Report Thought Leadership
ChaseDesign Retail Report #7: Contactless Transactions Gain Traction
You’ve probably heard that the future of retail is contactless. But prior to the pandemic, the adoption of contactless options was painfully slow—at least in the United States. According to Forbes, in 2018, only 3% of U.S. cards in use were contactless vs. 64% in the UK and 96% in South Korea. The National Retail Federation (NRF) shows that Deloitte had originally thought we wouldn’t see contactless trending for a few years, but now that hygiene practices have many rethinking cash, contactless payment usage has risen 150% (since March 2019).
Shoppers Opting for Contactless Payments
A global study by Mastercard shows that nearly 8 in 10 respondents now use contactless payments and 82% of respondents see contactless as a cleaner way to pay. And according to ZDNet, digital wallets, apps, and similar options are ideal areas of expansion, in part because people are afraid of handling cash and in part because these technologies simply make transactions more seamless.
Skipping Checkout Entirely
While completely cashierless stores like Amazon Go are still relatively new, scan-and-go mobile checkout apps are becoming more readily available. They were gaining popularity even before COVID-19, but now adoption is increasing and more stores are investing in this functionality. As we detailed in our pre-pandemic study, Winning Digital Transformation at Retail, apps like Sam’s Club’s Scan & Go are an easy way for shoppers to enjoy a fully contactless checkout experience. As one study participant said of Sam’s Club, “They have a really nice shop-and-checkout-while-you-buy application where you can scan the item and add it to your cart and just check out using your Apple Pay. So you don’t have to wait in line.” Apps like this one make shopping more convenient, and also safer, as customers can avoid both interacting with cashiers and waiting in line to check out.
Ordering Products to Go
For those who want contactless convenience, options like curbside pickup, BOPIS (buy online pick up in store), food delivery, and contactless lockers are providing popular alternatives. Curbside pickup is the most popular, surging 208% in April compared to the previous year. According to Gallup, curbside pickup is most popular with younger, higher income adults, but is gaining adoption across shoppers. Due to its popularity, Target is now adding fresh and frozen grocery options to its curbside pickup service. Plus, grocery delivery services like Instacart and Shipt are seeing unprecedented growth and are predicted to see a usage increase of 7.6% this year compared to 2019.
Newer Trends in the Contactless Space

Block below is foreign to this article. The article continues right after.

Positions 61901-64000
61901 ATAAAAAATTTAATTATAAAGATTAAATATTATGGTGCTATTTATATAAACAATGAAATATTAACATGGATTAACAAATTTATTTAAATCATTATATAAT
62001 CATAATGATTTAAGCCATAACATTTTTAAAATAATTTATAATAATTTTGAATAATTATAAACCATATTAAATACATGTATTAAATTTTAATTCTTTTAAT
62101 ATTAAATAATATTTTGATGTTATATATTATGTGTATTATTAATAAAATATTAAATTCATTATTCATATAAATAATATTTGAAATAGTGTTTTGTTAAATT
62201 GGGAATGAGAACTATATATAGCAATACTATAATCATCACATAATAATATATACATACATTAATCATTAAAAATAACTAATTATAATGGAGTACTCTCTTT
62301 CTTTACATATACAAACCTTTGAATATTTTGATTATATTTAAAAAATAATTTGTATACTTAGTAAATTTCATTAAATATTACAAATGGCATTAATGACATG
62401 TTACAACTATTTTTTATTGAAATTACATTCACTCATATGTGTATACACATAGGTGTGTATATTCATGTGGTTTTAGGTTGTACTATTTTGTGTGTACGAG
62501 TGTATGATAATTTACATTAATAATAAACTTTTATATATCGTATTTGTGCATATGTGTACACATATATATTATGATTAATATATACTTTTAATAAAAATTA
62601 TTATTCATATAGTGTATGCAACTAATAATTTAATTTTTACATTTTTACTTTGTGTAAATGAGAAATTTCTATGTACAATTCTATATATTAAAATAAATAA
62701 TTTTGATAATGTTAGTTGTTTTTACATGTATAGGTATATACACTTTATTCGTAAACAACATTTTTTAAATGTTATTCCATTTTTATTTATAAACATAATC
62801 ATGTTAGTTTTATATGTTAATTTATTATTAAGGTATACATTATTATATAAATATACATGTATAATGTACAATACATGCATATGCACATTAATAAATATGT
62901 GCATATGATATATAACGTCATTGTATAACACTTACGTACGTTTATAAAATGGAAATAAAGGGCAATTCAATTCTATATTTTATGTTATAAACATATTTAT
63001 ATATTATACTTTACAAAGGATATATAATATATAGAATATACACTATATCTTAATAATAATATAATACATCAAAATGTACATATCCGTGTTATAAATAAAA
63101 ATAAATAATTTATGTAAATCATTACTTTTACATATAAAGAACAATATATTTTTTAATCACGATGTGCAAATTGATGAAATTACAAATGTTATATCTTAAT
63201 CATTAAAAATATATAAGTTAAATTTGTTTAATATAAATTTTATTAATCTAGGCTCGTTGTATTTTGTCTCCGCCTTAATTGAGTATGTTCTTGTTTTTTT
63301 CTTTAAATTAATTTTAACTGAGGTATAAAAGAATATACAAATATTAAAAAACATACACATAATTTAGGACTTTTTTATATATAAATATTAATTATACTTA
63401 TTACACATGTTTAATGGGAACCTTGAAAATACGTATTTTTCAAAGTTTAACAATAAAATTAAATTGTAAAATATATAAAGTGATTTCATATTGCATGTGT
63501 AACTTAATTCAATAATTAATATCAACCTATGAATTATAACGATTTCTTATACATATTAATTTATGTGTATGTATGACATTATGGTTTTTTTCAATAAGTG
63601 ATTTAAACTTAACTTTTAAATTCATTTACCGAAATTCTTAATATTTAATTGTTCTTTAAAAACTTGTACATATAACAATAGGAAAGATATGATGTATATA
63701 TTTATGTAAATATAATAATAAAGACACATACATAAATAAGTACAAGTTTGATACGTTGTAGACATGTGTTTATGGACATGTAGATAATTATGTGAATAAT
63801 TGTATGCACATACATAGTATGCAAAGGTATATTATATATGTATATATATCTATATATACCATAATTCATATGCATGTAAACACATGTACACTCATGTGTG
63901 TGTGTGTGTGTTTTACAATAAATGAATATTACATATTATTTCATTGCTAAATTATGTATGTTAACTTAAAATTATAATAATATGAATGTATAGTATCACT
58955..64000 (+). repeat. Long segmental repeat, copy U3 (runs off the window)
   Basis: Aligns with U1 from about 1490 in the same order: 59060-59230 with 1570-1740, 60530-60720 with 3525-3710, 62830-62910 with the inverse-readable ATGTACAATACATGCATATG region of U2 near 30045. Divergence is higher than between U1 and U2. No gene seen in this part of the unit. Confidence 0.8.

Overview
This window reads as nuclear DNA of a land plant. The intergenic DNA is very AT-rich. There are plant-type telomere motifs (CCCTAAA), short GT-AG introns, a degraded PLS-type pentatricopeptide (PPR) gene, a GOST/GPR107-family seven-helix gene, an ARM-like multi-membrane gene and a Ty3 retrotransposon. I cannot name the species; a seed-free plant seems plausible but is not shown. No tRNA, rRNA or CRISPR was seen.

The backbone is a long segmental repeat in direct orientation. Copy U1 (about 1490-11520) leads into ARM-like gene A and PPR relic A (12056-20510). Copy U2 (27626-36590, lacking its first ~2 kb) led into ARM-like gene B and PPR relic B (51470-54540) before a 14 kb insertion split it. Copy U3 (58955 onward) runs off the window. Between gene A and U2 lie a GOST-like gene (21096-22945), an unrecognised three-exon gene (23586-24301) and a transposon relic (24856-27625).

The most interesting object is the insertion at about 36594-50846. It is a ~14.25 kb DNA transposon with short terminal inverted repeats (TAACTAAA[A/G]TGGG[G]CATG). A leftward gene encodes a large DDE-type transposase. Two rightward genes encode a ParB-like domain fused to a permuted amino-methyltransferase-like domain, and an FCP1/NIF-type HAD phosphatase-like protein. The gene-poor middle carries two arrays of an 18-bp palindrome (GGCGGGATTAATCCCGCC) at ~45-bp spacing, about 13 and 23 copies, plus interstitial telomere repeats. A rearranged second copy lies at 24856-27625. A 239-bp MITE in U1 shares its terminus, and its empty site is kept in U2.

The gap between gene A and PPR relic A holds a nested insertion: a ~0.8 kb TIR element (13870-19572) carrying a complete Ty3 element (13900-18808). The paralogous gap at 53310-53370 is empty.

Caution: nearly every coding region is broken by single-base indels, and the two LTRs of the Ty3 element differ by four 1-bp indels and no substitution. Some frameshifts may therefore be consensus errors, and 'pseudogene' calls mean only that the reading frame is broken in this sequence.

In addition to the contactless options that are gaining momentum, some companies are exploring new and innovative ways to provide a touchless experience. Amazon is testing out how to use biometrics for retail checkout and exploring how to use Amazon Echo Buds to direct shoppers to find items at Whole Foods. Both of these projects were announced pre-pandemic, but these contactless technologies are potentially even more valuable now. And many companies, including Microsoft and RetailNext, are taking inspiration from the cashierless Amazon Go stores to bring “just walk out” technology to retailers across the U.S.
Making Contactless Count
With contactless payments gaining traction among consumers, there are many opportunities for retailers and their partners to take advantage of this fast-growing trend.
- Shopping apps are opening up contactless payments for many retailers. For example, Walmart Pay allows touch-free checkout through the Walmart App, as does Sam’s Club’s Scan & Go, 7-Eleven’s Scan & Pay, and others.
- Retailers have been hesitant to move forward in the past due to the potential for shrink, but now that controlled entries and exits are part of the COVID-19 normal, that will help prevent theft. To get a better sense of how it will perform in your store, start testing in a few stores the way Wegmans is doing now with the new Wegmans SCAN app.
- With a strategic focus on growing share of click and collect dollars, brand marketers may want to tailor promotional programs to incentivize these kinds of purchases by shoppers, helping themselves and their retail partners.
- Brands that are driven by impulse, like confections and cold beverages, may want to collaborate with their retail partners to examine new ways to build impulse items in the click and collect customer experience. Some imagination and testing can open new doors—and dollars.
- Examine the customer experience for those picking up in store vs. their car. Are you maximizing added value and finding new ways to surprise and delight your customers? Use your imagination to make these experiences more than a simple transaction.
Retailers will want to optimize the customer experience for shoppers to ensure it’s consistent and positive. And brands that rely on impulse purchases will need to find new ways to build impulse back into this new model. Our team at ChaseDesign has been helping retailers and brands get more out of every shopping trip for over 60 years. Contact Peter Cloutier at firstname.lastname@example.org.